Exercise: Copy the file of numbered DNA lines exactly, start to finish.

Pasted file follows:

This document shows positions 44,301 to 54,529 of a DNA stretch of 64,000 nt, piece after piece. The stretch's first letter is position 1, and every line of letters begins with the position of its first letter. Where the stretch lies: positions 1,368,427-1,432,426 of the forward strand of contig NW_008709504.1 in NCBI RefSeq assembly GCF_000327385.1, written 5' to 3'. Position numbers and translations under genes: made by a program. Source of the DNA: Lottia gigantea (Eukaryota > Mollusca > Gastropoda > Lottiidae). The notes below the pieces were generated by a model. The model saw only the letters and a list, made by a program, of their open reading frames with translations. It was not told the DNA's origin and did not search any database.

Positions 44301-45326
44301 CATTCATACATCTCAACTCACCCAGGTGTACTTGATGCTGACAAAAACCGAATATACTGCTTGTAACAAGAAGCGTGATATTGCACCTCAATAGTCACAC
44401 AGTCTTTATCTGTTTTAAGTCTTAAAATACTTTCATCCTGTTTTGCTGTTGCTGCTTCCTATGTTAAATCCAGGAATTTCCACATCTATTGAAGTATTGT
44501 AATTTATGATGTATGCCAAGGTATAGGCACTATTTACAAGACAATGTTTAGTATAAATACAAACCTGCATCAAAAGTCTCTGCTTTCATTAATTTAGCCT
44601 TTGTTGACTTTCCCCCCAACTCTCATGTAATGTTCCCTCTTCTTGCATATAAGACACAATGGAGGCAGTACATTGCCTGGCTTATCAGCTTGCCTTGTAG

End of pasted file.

This document shows positions 44,301 to 54,529 of a DNA stretch of 64,000 nt, piece after piece. The stretch's first letter is position 1, and every line of letters begins with the position of its first letter. Where the stretch lies: positions 1,368,427-1,432,426 of the forward strand of contig NW_008709504.1 in NCBI RefSeq assembly GCF_000327385.1, written 5' to 3'. Position numbers and translations under genes: made by a program. Source of the DNA: Lottia gigantea (Eukaryota > Mollusca > Gastropoda > Lottiidae). The notes below the pieces were generated by a model. The model saw only the letters and a list, made by a program, of their open reading frames with translations. It was not told the DNA's origin and did not search any database.

Positions 44301-45326
44301 CATTCATACATCTCAACTCACCCAGGTGTACTTGATGCTGACAAAAACCGAATATACTGCTTGTAACAAGAAGCGTGATATTGCACCTCAATAGTCACAC
44401 AGTCTTTATCTGTTTTAAGTCTTAAAATACTTTCATCCTGTTTTGCTGTTGCTGCTTCCTATGTTAAATCCAGGAATTTCCACATCTATTGAAGTATTGT
44501 AATTTATGATGTATGCCAAGGTATAGGCACTATTTACAAGACAATGTTTAGTATAAATACAAACCTGCATCAAAAGTCTCTGCTTTCATTAATTTAGCCT
44601 TTGTTGACTTTCCCCCCAACTCTCATGTAATGTTCCCTCTTCTTGCATATAAGACACAATGGAGGCAGTACATTGCCTGGCTTATCAGCTTGCCTTGTAG